What to Know
- New Jersey Gov. Phil Murphy says he will sign legislation allowing terminally ill patients to seek life-ending medication.
- Under the bill, adult New Jersey residents with a prognosis of six months or less to live could request the life-ending medication.
- New Jersey would join six states and the District of Columbia with similar laws once the bill is signed.
New Jersey Gov. Phil Murphy plans to sign legislation allowing terminally ill patients to seek life-ending medication.
The New Jersey Senate approved the "Medical Aid in Dying for the Terminally Ill Act" in a 21-16 vote Monday. Gov. Murphy said in a statement that he supports the measure and would sign it into law.
“Allowing terminally ill and dying residents the dignity to make end-of-life decisions according to their own consciences is the right thing to do,” Murphy said.
Democratic senators Nicholas Scutari, Richard Codey and Senate President Steve Sweeney all sponsored the legislation.
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"This is a humane and dignified process that respects the free will of terminally ill patients," Senator Scutari (D-Union) said. "We should permit qualified patients to make the decision to end their own lives in a dignified manner. There is no good reason for them to be forced to prolong their pain and suffering or to prolong the grief of their loved ones if they make that choice."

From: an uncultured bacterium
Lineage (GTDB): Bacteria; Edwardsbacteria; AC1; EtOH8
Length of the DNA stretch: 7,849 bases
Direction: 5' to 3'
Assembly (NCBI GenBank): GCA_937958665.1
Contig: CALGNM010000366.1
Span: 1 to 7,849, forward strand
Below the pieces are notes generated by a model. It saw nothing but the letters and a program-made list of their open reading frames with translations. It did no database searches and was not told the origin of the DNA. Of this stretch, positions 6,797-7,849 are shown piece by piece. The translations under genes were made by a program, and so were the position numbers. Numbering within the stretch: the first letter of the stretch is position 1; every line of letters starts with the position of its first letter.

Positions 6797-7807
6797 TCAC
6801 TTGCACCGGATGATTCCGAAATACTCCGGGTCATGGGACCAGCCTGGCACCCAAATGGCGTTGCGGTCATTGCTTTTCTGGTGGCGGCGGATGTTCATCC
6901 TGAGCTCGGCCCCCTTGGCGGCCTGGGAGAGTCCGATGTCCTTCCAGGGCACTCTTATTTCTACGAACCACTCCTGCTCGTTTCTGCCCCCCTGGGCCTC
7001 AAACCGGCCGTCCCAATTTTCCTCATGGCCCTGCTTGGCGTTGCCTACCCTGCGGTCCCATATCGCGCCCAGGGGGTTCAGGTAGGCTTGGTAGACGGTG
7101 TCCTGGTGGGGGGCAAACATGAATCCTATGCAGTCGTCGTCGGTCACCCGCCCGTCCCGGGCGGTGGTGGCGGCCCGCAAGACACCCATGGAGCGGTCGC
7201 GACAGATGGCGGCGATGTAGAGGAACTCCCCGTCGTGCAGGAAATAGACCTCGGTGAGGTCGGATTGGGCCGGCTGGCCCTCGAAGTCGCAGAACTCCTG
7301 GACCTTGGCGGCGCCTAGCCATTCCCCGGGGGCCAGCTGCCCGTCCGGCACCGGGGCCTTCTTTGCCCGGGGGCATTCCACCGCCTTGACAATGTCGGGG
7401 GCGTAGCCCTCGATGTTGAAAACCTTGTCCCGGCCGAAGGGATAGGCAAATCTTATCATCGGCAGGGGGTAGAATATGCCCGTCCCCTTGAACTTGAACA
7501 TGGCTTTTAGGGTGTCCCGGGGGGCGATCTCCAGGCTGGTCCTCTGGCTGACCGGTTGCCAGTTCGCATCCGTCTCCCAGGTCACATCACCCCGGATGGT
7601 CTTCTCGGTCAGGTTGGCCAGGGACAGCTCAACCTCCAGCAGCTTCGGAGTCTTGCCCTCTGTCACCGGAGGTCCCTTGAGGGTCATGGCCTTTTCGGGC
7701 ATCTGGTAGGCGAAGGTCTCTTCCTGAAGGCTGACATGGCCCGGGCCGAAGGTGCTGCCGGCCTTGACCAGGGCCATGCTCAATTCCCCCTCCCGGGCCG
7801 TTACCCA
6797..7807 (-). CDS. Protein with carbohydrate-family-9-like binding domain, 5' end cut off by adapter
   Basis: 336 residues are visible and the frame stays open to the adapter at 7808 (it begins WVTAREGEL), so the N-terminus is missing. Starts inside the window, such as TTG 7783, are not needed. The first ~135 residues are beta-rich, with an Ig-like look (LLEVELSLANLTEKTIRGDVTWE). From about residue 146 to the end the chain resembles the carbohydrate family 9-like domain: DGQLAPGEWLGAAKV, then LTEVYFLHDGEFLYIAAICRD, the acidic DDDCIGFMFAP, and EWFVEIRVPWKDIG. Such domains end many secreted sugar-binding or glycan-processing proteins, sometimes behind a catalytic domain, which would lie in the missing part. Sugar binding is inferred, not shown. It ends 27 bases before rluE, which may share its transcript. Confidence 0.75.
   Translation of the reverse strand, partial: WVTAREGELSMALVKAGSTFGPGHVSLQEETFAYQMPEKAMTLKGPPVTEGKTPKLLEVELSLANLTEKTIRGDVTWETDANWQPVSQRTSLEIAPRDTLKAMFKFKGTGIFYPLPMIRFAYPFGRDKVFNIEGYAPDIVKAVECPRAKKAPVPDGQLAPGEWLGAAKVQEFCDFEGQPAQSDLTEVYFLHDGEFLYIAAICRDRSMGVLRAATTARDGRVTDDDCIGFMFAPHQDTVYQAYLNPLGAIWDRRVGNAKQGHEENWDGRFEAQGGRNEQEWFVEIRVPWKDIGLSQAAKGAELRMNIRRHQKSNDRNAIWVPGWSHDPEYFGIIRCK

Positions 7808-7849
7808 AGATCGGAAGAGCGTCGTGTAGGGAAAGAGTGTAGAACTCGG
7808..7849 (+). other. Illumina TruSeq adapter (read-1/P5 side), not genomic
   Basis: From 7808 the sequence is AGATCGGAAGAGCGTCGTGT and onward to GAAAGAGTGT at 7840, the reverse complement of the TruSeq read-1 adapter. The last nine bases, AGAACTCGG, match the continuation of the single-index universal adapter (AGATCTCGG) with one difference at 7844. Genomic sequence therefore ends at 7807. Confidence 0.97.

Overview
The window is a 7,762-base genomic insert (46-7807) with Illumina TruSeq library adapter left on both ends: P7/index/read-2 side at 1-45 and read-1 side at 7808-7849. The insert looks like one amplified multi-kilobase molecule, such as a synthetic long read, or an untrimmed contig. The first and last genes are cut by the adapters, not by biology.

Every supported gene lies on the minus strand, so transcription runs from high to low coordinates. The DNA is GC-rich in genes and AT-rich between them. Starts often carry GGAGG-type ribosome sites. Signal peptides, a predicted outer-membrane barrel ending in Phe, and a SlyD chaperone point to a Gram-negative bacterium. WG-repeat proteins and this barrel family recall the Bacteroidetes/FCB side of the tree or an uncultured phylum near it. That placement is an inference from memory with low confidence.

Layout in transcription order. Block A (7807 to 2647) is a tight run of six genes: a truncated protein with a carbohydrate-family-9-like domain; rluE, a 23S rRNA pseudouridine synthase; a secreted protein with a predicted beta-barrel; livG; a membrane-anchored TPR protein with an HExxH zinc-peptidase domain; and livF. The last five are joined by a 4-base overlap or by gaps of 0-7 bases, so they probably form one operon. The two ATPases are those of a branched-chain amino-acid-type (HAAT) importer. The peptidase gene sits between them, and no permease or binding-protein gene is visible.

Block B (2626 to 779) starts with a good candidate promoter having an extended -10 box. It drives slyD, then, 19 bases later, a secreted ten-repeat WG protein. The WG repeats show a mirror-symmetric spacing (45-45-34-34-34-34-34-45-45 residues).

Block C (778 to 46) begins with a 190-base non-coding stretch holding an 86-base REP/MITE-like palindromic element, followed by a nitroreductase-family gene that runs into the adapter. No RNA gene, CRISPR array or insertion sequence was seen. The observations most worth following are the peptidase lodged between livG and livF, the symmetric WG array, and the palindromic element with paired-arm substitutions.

The bill defines a terminal disease as an irreversible disease that has been medically confirmed and will result in a patient’s death within six months. The bill includes several measures that legislators called "safeguards," which include requiring patients to make two requests, along with a chance to rescind the request.
New Jersey would join six states and the District of Columbia with similar laws once the bill is signed. Lawmakers have tried unsuccessfully since at least 2012 to advance the legislation.
Opponents argue the bill will hurt the most vulnerable in society.